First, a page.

Finnish Wind Music Conference
Pori, Finland 18th to 20th March 2005
by Mark Heron
|J-P Lehto||Variazioni Dodecaphonici||www.musact.fi|
|Stephen McNeff||Clarinet Concerto||Maecenas|
|Toivo Kuula||Vuorella & Soitto||www.fimic.fi|
Or, to those not familiar with one of the planet's most impenetrable languages, "Finnish Wind Music Conference". Finland's answer to a BASBWE conference takes place annually, although artistic direction and administration is the responsibility of the organising committee in the locality in which each individual conference is to be held.
This year's conference took place in Pori, a small city in western Finland which in true Finnish fashion boasts a full time professional chamber orchestra, a modern 700 seat concert hall and a thriving music school. All this supported 30% by the State and 70% by the City and despite a population of less than 100,000.
Finnish composer, Jukka-Pekka Lehto, who's Sinfonietta was the final work in last year's International Wind Festival at the RNCM, is principal flute of the Pori Sinfonietta and as a leading figure in the Finnish wind music scene was involved in the organisation of the conference.
New professional wind orchestra
His major innovation for this conference was to found a new professional wind orchestra, the Satakunnan Wind Orchestra ("SWO") which proved to be a triumph of collaboration between the various local arts organisations.
Of course organising and funding any new orchestra is a considerable task, even in a country where the arts enjoy significant support from both national and local government, and some creative thinking was required.
I had previously conducted Pori Sinfonietta and as the orchestra was keen to work with me again, Lehto suggested combining a return visit with the wind festival and invited me to conduct the new wind orchestra. That was good idea number 1 as my travel & accommodation costs were covered by the orchestra.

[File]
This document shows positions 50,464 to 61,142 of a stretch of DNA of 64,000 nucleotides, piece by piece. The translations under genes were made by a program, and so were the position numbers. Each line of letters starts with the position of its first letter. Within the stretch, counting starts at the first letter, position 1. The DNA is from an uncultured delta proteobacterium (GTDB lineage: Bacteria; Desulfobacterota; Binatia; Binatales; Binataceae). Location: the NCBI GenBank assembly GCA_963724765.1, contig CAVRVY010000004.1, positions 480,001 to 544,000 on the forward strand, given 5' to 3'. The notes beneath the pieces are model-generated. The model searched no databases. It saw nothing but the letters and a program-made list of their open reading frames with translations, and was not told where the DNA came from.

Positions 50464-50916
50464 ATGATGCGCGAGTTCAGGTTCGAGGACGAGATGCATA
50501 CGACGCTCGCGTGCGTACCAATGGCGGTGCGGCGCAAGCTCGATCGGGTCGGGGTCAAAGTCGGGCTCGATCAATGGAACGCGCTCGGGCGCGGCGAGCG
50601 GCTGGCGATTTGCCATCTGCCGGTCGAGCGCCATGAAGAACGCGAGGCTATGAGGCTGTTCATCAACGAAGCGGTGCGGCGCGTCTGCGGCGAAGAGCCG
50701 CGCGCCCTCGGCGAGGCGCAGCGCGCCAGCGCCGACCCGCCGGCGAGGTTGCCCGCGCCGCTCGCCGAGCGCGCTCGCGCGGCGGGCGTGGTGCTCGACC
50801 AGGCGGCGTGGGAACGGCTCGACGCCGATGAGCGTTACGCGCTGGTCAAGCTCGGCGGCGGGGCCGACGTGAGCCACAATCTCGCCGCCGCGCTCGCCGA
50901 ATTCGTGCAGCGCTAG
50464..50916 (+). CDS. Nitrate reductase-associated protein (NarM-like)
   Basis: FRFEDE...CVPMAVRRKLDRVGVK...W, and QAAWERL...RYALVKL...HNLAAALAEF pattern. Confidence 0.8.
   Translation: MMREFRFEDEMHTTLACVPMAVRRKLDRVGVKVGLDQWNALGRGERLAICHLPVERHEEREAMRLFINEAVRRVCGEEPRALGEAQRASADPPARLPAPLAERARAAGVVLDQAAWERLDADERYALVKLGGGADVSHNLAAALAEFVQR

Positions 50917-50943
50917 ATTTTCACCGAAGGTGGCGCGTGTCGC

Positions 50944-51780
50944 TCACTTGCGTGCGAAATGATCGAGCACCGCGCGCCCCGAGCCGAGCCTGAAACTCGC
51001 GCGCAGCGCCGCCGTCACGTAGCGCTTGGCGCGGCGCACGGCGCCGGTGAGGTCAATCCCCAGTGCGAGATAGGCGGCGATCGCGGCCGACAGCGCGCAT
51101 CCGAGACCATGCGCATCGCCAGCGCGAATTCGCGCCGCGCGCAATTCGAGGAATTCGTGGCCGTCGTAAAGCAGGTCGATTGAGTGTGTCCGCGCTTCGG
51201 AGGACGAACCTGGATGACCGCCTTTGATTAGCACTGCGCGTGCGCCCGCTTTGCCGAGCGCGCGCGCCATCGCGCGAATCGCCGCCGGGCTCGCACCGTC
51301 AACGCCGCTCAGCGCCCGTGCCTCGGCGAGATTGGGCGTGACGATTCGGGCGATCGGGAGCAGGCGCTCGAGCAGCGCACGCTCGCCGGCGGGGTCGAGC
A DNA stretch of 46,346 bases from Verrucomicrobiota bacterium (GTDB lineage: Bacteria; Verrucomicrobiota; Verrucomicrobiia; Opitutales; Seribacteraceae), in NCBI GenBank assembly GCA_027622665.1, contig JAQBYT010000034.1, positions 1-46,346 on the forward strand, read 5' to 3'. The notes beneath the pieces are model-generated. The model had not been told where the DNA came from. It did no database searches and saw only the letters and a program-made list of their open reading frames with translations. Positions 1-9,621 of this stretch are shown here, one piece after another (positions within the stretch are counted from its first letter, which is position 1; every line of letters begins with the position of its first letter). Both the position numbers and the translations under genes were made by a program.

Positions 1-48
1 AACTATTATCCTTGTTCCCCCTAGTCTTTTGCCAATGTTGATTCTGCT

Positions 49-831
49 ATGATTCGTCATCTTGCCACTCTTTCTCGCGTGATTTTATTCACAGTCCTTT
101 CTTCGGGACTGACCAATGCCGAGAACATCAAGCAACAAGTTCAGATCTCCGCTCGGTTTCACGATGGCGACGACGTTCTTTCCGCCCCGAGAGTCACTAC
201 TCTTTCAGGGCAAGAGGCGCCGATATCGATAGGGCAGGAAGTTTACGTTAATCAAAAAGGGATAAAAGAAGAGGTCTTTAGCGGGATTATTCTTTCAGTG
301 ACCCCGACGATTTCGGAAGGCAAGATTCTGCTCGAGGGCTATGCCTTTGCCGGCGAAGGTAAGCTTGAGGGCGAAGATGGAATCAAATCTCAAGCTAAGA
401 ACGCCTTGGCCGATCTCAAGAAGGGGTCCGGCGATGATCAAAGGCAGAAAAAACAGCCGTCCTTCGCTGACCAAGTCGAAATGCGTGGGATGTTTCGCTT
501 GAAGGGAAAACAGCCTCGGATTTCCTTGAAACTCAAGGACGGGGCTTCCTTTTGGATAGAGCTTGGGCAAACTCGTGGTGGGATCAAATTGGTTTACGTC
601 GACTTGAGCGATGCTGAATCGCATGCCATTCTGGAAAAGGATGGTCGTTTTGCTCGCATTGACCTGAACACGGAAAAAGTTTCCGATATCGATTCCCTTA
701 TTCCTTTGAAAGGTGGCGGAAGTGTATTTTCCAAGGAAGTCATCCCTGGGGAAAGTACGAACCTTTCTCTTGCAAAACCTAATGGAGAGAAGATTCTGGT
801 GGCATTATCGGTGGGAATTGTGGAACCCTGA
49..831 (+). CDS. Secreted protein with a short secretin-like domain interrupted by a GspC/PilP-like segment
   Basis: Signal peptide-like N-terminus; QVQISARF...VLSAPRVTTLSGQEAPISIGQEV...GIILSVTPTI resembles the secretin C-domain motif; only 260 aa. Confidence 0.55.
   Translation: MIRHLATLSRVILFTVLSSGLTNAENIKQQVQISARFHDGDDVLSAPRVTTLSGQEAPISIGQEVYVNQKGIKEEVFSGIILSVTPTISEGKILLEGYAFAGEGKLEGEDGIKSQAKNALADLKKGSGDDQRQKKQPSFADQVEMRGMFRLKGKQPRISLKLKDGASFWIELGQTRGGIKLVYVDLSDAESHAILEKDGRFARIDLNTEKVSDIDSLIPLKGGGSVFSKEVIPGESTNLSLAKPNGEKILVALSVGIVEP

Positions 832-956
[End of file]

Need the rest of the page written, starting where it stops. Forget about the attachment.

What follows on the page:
Good idea number 2 was to link the orchestra's regular Friday night concert to the festival, making it the opening gala concert and booking two leading Finnish wind soloists to perform in that concert: internationally known trumpet virtuosi, Jouko Harjanne, and principal bassoon of the Finnish Radio Symphony Orchestra, Jussi Särkkä.
Good idea number 3 was the masterstroke: alongside the two wind concerti the rest of the Pori Sinfonietta programme should be for string orchestra only. That meant that the orchestra's wind, brass & percussion had a very light week and so Lehto was able to persuade the orchestra management to donate the wind, brass & percussion section's contracted hours for the week.
Armed with 14 very fine professional players as the core of his new wind orchestra, Lehto approached the local military band and some freelance players to fill in the gaps and form a full one-to-a-part wind orchestra. The army agreed to release whatever players were needed for the week and the conservatories in the region were very helpful in re-arranging and covering lessons and classes which the freelance players were due to teach.
Whether such a sequence of events could ever happen in the UK with our climate of funding cuts and the hand-to-mouth existence forced on our professional orchestras is probably doubtful but it does show what is possible with some enterprising thinking and co-operation between professional, military and educational institutions.